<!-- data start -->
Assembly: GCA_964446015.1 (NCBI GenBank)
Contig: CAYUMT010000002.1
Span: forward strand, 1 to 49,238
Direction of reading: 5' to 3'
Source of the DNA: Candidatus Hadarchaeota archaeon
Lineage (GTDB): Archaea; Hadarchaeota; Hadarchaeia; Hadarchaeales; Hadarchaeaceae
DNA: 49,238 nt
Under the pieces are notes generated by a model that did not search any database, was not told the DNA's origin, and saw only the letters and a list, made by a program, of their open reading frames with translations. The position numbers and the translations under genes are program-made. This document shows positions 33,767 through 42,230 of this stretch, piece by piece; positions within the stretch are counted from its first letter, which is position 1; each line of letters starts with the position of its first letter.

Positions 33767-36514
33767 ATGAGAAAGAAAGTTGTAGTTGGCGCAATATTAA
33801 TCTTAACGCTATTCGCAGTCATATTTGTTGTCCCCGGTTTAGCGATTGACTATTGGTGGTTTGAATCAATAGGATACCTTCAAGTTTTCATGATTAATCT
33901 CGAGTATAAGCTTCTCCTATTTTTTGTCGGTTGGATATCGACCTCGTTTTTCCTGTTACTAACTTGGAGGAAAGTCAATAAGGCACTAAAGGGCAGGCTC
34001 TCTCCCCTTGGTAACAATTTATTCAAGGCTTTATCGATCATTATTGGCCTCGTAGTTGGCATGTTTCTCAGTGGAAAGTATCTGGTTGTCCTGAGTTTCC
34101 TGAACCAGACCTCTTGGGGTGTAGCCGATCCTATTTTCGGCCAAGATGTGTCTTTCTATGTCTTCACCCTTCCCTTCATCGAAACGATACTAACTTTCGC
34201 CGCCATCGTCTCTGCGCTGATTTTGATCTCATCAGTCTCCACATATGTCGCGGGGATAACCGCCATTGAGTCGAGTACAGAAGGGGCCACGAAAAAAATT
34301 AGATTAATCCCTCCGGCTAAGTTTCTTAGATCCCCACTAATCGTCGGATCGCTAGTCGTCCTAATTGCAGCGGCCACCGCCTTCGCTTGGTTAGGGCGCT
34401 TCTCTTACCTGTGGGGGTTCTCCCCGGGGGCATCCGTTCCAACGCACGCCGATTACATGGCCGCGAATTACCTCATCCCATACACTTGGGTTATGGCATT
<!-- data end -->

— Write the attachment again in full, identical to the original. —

Assembly: GCA_964446015.1 (NCBI GenBank)
Contig: CAYUMT010000002.1
Span: forward strand, 1 to 49,238
Direction of reading: 5' to 3'
Source of the DNA: Candidatus Hadarchaeota archaeon
Lineage (GTDB): Archaea; Hadarchaeota; Hadarchaeia; Hadarchaeales; Hadarchaeaceae
DNA: 49,238 nt
Under the pieces are notes generated by a model that did not search any database, was not told the DNA's origin, and saw only the letters and a list, made by a program, of their open reading frames with translations. The position numbers and the translations under genes are program-made. This document shows positions 33,767 through 42,230 of this stretch, piece by piece; positions within the stretch are counted from its first letter, which is position 1; each line of letters starts with the position of its first letter.

Positions 33767-36514
33767 ATGAGAAAGAAAGTTGTAGTTGGCGCAATATTAA
33801 TCTTAACGCTATTCGCAGTCATATTTGTTGTCCCCGGTTTAGCGATTGACTATTGGTGGTTTGAATCAATAGGATACCTTCAAGTTTTCATGATTAATCT
33901 CGAGTATAAGCTTCTCCTATTTTTTGTCGGTTGGATATCGACCTCGTTTTTCCTGTTACTAACTTGGAGGAAAGTCAATAAGGCACTAAAGGGCAGGCTC
34001 TCTCCCCTTGGTAACAATTTATTCAAGGCTTTATCGATCATTATTGGCCTCGTAGTTGGCATGTTTCTCAGTGGAAAGTATCTGGTTGTCCTGAGTTTCC
34101 TGAACCAGACCTCTTGGGGTGTAGCCGATCCTATTTTCGGCCAAGATGTGTCTTTCTATGTCTTCACCCTTCCCTTCATCGAAACGATACTAACTTTCGC
34201 CGCCATCGTCTCTGCGCTGATTTTGATCTCATCAGTCTCCACATATGTCGCGGGGATAACCGCCATTGAGTCGAGTACAGAAGGGGCCACGAAAAAAATT
34301 AGATTAATCCCTCCGGCTAAGTTTCTTAGATCCCCACTAATCGTCGGATCGCTAGTCGTCCTAATTGCAGCGGCCACCGCCTTCGCTTGGTTAGGGCGCT
34401 TCTCTTACCTGTGGGGGTTCTCCCCGGGGGCATCCGTTCCAACGCACGCCGATTACATGGCCGCGAATTACCTCATCCCATACACTTGGGTTATGGCATT